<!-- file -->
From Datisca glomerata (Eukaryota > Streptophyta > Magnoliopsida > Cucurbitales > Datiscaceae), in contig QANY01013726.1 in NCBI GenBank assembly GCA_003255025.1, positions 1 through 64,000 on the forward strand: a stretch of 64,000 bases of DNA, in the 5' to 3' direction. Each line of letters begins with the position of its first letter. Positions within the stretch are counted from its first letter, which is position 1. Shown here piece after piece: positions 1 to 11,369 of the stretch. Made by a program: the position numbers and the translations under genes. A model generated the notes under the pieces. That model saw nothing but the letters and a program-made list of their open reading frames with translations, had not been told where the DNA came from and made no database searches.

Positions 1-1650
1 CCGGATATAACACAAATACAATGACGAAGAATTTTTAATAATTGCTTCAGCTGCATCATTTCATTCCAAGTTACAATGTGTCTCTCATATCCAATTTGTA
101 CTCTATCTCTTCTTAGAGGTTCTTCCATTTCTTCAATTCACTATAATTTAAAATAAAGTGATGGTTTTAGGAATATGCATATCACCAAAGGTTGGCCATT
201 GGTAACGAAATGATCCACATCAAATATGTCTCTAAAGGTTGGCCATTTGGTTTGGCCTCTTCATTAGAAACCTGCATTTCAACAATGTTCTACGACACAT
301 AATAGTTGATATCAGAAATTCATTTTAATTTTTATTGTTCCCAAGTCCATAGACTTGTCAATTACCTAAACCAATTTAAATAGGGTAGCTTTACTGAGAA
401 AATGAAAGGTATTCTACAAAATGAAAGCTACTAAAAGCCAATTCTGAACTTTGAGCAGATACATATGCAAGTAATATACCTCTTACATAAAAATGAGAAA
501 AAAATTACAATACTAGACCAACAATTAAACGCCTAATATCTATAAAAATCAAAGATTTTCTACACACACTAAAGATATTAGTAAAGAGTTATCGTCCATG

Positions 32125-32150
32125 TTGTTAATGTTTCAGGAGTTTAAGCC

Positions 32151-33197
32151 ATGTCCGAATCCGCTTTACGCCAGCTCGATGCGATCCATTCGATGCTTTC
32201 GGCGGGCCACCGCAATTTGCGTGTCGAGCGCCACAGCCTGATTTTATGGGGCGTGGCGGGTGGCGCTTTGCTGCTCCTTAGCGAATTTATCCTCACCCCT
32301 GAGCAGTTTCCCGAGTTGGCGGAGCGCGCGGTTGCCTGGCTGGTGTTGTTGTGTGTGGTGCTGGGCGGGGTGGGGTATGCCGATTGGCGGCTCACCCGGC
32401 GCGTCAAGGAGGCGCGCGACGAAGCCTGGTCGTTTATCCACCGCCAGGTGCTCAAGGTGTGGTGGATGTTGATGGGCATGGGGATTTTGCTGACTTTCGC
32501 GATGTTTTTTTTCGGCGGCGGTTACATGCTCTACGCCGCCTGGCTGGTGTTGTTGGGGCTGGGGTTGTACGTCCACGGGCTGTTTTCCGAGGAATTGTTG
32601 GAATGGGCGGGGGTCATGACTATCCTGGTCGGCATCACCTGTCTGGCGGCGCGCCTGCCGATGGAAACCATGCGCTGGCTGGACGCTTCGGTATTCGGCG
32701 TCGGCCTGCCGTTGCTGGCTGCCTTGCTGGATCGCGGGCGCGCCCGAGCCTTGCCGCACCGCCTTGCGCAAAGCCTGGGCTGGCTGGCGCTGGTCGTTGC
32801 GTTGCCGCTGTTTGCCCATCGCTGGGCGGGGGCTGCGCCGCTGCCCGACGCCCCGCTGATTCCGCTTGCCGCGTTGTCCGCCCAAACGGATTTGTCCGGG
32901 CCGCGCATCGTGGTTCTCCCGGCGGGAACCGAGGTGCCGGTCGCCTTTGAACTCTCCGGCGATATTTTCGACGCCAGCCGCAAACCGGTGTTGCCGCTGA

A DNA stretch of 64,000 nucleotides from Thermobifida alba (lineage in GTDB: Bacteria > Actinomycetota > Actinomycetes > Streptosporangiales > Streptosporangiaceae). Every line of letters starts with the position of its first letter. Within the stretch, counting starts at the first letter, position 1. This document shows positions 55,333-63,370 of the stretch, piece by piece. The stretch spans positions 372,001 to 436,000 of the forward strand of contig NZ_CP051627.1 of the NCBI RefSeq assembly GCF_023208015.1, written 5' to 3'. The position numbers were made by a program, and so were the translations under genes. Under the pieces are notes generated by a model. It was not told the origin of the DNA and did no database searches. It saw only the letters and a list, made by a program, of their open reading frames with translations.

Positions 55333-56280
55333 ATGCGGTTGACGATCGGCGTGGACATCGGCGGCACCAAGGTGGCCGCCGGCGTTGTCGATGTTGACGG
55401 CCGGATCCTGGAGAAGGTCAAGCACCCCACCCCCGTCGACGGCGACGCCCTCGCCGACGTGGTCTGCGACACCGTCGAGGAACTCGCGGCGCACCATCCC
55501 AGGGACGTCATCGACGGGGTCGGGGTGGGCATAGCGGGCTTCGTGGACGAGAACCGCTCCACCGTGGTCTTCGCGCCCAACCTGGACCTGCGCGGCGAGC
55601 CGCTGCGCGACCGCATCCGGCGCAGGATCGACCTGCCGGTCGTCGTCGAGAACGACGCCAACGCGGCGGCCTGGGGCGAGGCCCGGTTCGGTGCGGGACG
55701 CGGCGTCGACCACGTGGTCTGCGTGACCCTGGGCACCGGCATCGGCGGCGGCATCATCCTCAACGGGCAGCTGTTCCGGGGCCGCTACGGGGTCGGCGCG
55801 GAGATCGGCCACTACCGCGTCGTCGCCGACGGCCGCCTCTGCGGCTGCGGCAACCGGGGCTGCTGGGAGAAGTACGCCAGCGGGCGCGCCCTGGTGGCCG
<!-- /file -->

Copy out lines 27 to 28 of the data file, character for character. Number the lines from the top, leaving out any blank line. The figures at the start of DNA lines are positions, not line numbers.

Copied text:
55701 CGGCGTCGACCACGTGGTCTGCGTGACCCTGGGCACCGGCATCGGCGGCGGCATCATCCTCAACGGGCAGCTGTTCCGGGGCCGCTACGGGGTCGGCGCG
55801 GAGATCGGCCACTACCGCGTCGTCGCCGACGGCCGCCTCTGCGGCTGCGGCAACCGGGGCTGCTGGGAGAAGTACGCCAGCGGGCGCGCCCTGGTGGCCG